Healing Old Wounds

Darryl W. Kelley Jr. volunteers to serve on a committee to heal old wounds between the Portland Police Bureau and minority populations. Photo by Jake Thomas.

This article originally appeared in the July 22, 2009 edition of the Portland Observer.

Group tackles police practices

Jake Thomas

The Portland Observer

A new front has been opened to heal old wounds between the Portland Police Bureau and minority populations.

A committee on Community and Police Relations for the city’s Human Relations Commission fully assembled for the first time this month to address racial profiling and other complaints.

Members of the committee expressed a desire to improve relations between the police and the communities it serves. However, the group is still finding its voice as it grapples with lingering issues from the city’s previous efforts to address police tensions.

“This is a very unique opportunity, and that’s very exciting; so it better work,” said Hector Lopez, the committee’s chair and retired United Church of Christ minister.

The committee is composed of four Human Relations Commission members, five police officers, and four citizens. It is charged with developing guidelines and pathways for improving relations with police, making recommendations on community policing policies, and addressing prickly issues like racial profiling.

The group’s citizen component includes two African Americans who have been on the wrong side of the law in the past and now mentor youth, an immigration lawyer, and a Hispanic who works with at-risk Latino youth.

As committee members introduced themselves to each other they expressed a deep commitment to Portland and improving police-community relations.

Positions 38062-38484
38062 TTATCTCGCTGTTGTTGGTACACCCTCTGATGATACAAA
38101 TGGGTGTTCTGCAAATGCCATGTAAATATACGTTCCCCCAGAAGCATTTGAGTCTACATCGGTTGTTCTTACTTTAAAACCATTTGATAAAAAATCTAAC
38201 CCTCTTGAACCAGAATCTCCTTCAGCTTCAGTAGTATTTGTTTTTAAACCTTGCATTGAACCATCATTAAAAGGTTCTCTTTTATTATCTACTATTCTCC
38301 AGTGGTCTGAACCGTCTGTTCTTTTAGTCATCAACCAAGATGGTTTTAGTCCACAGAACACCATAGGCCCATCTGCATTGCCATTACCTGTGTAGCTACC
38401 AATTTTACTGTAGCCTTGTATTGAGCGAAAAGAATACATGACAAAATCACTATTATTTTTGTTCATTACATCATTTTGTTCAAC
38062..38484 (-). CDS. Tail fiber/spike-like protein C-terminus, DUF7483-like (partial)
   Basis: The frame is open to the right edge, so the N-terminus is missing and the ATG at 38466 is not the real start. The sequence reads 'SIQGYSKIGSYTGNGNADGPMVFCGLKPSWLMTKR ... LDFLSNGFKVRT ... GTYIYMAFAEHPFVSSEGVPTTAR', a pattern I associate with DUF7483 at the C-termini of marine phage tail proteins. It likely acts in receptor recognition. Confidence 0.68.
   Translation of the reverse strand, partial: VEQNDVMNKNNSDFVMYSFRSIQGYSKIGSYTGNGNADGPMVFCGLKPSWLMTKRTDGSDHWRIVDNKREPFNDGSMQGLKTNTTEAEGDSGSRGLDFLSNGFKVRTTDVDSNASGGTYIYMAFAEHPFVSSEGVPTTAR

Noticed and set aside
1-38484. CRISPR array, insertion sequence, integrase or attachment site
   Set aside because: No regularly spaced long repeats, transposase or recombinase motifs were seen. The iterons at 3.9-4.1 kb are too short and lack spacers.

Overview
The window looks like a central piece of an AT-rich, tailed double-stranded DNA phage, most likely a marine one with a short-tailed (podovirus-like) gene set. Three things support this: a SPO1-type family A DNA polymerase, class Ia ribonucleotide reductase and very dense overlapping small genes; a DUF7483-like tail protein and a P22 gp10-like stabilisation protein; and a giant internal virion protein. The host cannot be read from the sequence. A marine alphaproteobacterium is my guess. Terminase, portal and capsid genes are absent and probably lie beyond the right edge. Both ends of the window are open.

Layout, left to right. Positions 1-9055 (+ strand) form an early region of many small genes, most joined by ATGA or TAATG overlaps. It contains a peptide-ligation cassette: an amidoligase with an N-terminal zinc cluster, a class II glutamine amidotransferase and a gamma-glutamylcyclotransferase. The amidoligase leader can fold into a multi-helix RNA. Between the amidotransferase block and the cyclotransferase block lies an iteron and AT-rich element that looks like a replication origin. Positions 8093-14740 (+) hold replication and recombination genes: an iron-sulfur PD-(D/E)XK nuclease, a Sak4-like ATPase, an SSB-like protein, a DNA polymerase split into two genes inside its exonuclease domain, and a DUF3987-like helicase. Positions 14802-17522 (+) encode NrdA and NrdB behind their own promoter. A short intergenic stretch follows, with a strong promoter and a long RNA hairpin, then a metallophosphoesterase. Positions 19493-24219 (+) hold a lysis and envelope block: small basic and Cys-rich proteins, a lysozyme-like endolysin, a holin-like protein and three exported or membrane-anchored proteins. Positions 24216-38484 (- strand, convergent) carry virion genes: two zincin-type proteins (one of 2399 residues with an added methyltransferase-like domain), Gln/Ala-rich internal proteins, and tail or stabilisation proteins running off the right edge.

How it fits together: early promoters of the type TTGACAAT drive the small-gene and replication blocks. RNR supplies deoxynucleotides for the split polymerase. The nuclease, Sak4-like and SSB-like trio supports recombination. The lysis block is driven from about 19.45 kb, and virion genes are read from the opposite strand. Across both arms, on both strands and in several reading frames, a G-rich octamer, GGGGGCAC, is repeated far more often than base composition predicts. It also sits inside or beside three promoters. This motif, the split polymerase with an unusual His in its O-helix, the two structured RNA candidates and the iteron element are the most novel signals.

East Precinct Police Commander Mike Crebs nearly teared up when describing his fondness for the community he serves and how the sound of gun fire in residential neighborhoods distresses him.

“I want our critics to come out and shake our hands, and say, ‘you know what? You have achieved excellence,'” he said.

However, the committee acknowledged that its plans to improve relations between police and the community are still in its infancy.

“We all got to crawl before we walk,” said Darryl Kelly Jr., a former gang member who was recently appointed to the committee.

The formation of the committee is one of the city’s most recent efforts to improve the relationship between the community and the police. For years, the city has formed a number of similar committees composed of police and citizens. The issue of racial profiling has often taken center stage.

Earlier this year, the Portland Police Bureau released a plan to address racial profiling. It acknowledged that the problem of using race as a basis for criminal suspicion is real, and recommended diversifying the ranks of the police and having officers meet with communities traditionally distrustful of law enforcement.

The plan was the result of work by the Racial Profiling Committee, a disbanded group that was formed by then-Mayor Tom Potter, which found itself split over the issue of whether to identify and sanction officers who racially profile.

Some members of the former committee, like Oregon Action Executive Director Jo Ann Bowman, have long faulted police for lacking a mechanism to find out which officers racially profile and hold them accountable.

Dan Handelman of Portland Copwatch, a member of old Racial Profiling Committee, raised the accountability issue with members of new panel at their inaugural meeting.

“We see a lot of things that look like misconduct, and we don’t see a lot of holding officers accountable for it,” he said. “I think that’s where you get the mistrust from the community.”

Handelman also pointed out that a new report on police use of force issued by the city auditor revealed that 29 percent of all people whom the police used force on were African American, and that 34 percent of reports police pointed a firearm at a subject involved African Americans.

“I was really glad Dan raised those issues,” said Arwen Bird, a citizen member of the new committee, after the group’s first meeting. “Accountability is critical.”

However, Assistant Police Chief Brian Martinek doesn’t want to focus too much on “the sins of the past.”

“If that’s what we’re going to do, we’re going to get stuck,” Martinek said after the meeting.

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About jakethomasreports

Jake Thomas is the web editor and news reporter at the Portland Observer. His freelance work has been published in In These Times, Utne Magazine, Willamette Week, Portland Mercury, and others.
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